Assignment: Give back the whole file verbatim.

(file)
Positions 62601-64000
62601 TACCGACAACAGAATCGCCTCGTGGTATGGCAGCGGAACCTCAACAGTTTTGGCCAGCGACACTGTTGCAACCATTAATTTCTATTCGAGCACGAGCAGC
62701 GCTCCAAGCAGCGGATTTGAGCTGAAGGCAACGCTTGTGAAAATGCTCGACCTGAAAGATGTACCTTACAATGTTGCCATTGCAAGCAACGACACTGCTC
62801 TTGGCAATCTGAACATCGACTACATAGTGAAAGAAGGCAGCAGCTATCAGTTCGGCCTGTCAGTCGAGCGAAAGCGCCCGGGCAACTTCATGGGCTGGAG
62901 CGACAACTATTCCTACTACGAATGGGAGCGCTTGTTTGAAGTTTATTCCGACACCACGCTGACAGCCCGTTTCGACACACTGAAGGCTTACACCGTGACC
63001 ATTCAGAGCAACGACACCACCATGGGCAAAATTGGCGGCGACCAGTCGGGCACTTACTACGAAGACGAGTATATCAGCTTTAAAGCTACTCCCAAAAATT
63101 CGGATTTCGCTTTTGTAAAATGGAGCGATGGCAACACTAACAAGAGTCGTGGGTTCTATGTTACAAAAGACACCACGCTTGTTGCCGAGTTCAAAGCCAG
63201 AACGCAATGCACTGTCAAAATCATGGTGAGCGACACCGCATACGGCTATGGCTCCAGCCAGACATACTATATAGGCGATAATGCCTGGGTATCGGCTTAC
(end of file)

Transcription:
Positions 62601-64000
62601 TACCGACAACAGAATCGCCTCGTGGTATGGCAGCGGAACCTCAACAGTTTTGGCCAGCGACACTGTTGCAACCATTAATTTCTATTCGAGCACGAGCAGC
62701 GCTCCAAGCAGCGGATTTGAGCTGAAGGCAACGCTTGTGAAAATGCTCGACCTGAAAGATGTACCTTACAATGTTGCCATTGCAAGCAACGACACTGCTC
62801 TTGGCAATCTGAACATCGACTACATAGTGAAAGAAGGCAGCAGCTATCAGTTCGGCCTGTCAGTCGAGCGAAAGCGCCCGGGCAACTTCATGGGCTGGAG
62901 CGACAACTATTCCTACTACGAATGGGAGCGCTTGTTTGAAGTTTATTCCGACACCACGCTGACAGCCCGTTTCGACACACTGAAGGCTTACACCGTGACC
63001 ATTCAGAGCAACGACACCACCATGGGCAAAATTGGCGGCGACCAGTCGGGCACTTACTACGAAGACGAGTATATCAGCTTTAAAGCTACTCCCAAAAATT
63101 CGGATTTCGCTTTTGTAAAATGGAGCGATGGCAACACTAACAAGAGTCGTGGGTTCTATGTTACAAAAGACACCACGCTTGTTGCCGAGTTCAAAGCCAG
63201 AACGCAATGCACTGTCAAAATCATGGTGAGCGACACCGCATACGGCTATGGCTCCAGCCAGACATACTATATAGGCGATAATGCCTGGGTATCGGCTTAC